Under gravel filters consist of a plastic grate or "filter plate" which lies under the gravel of the tank.
This plate allows water to flow freely under the gravel.
Water is drawn through the gravel (which acts as a mechanical and biological filter).
To move the water, you can use either power heads or air pumps. A power head will pump water out of the top of the lift tube and into the tank,
and air pump will blow bubbles at the bottom of the lift tubes and the bubbles will lift water up the lift tube and into the tank.
As water is moved out of the lift tube, it is replaced with water from under the filter plate, which in turn pulls water through the gravel where it is cleaned.
The gravel it self provides mechanical filtration by catching large free-floating particles.
The gravel, as well as the filter plate, tank bottom, and lift tubes, provide a bed for the bacteria of a biological filter. Under gravel filters primarily provide biological filtration.
Some under gravel filters come with carbon cartridges that fit the top of the lift tubes.
These are unnecessary and can be dangerous. There is not enough carbon in these cartridges to provide sufficient chemical filtration,
if you are running your filter with an air pump, you are not moving enough water through the carbon to provide good chemical filtration,
and the carbon will restrict (and may even stop) water flow through the filter. Additionally, when the carbon becomes saturated,
it is possible for it to begin to release other toxins into your tank. If you do decide to use carbon cartridges with your under gravel filter,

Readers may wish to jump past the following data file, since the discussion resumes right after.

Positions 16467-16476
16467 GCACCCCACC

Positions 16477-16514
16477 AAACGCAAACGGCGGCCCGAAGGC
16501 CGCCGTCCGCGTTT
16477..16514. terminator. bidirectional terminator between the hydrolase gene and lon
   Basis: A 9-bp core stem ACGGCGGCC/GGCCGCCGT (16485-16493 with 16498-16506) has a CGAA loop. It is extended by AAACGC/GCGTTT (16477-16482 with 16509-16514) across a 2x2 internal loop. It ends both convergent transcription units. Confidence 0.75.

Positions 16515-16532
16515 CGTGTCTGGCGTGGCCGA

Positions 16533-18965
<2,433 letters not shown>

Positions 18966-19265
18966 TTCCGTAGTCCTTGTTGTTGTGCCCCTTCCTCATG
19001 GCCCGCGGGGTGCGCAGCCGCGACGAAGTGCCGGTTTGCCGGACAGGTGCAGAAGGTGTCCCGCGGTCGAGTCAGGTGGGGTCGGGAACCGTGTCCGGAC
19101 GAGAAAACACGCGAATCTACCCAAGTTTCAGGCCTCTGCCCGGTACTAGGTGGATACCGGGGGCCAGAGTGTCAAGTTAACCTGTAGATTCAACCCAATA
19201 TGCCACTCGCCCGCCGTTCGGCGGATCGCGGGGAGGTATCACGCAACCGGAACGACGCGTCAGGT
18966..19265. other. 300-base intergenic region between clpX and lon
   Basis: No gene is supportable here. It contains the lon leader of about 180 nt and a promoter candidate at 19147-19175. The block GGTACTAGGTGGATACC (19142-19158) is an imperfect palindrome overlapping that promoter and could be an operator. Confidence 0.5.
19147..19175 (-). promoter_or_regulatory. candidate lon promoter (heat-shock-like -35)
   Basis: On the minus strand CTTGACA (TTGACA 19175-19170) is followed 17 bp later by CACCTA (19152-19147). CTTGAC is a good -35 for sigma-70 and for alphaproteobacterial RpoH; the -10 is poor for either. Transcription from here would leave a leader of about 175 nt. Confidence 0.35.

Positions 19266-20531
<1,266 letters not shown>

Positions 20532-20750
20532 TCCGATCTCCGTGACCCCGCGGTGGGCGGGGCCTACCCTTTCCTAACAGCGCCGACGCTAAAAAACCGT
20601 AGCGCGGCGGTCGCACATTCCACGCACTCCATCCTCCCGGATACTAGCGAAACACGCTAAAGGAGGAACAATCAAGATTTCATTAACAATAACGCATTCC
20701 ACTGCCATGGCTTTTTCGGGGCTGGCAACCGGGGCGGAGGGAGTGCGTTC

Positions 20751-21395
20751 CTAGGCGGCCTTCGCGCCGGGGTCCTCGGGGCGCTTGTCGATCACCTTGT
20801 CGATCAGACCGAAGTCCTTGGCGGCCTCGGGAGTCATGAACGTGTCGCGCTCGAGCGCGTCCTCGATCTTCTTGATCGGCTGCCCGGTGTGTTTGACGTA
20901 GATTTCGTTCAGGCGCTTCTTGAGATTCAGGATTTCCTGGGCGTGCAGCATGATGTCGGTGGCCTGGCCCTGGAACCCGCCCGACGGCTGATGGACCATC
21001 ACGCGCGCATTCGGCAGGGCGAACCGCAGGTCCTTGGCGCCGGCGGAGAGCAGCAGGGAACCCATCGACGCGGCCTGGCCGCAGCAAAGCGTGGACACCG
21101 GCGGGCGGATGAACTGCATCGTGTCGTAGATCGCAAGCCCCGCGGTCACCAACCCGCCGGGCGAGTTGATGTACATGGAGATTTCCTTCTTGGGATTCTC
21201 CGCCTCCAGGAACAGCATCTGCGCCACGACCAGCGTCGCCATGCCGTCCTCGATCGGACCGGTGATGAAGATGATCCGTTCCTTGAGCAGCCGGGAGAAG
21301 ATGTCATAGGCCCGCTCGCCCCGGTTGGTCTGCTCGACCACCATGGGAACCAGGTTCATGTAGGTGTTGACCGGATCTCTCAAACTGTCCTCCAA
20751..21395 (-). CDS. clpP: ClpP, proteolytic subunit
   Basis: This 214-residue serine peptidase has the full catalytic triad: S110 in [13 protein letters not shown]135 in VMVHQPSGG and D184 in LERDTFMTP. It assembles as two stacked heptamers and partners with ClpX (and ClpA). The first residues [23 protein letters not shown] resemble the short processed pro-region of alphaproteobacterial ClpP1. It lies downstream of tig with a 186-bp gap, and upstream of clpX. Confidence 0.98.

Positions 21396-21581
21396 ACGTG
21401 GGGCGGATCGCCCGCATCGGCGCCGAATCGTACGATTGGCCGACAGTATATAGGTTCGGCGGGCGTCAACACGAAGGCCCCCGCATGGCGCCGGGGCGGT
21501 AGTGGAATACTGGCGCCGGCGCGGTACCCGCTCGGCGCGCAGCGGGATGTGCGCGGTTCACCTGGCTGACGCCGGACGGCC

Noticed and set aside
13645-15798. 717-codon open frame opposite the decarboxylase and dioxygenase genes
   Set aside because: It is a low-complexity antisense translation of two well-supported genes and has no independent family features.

you should replace them at least three times a month.
Remember to remove any carbon from the tank or filter before you medicate (if the carbon is working, it should remove the medication from the tank in under an hour,
in which case your fish won't get treated).
Also remember that water will follow the path of least resistance. If there is an area of the filter plate that is exposed (possibly by digging fish),
or if you have a power head on one side and an air stone on the other, you may not have any filtration from your under gravel filter.
Under gravel filters, when properly maintained, provide efficient biological filtration and adequate mechanical filtration.
I would strongly recommend an under gravel filter for the first filter in a basic tank.
You don't have to tear up your tank to clean your filter with an under gravel filter, because to clean it,
all you have to do is siphon off the accumulated debris in the gravel when you do your regular water change.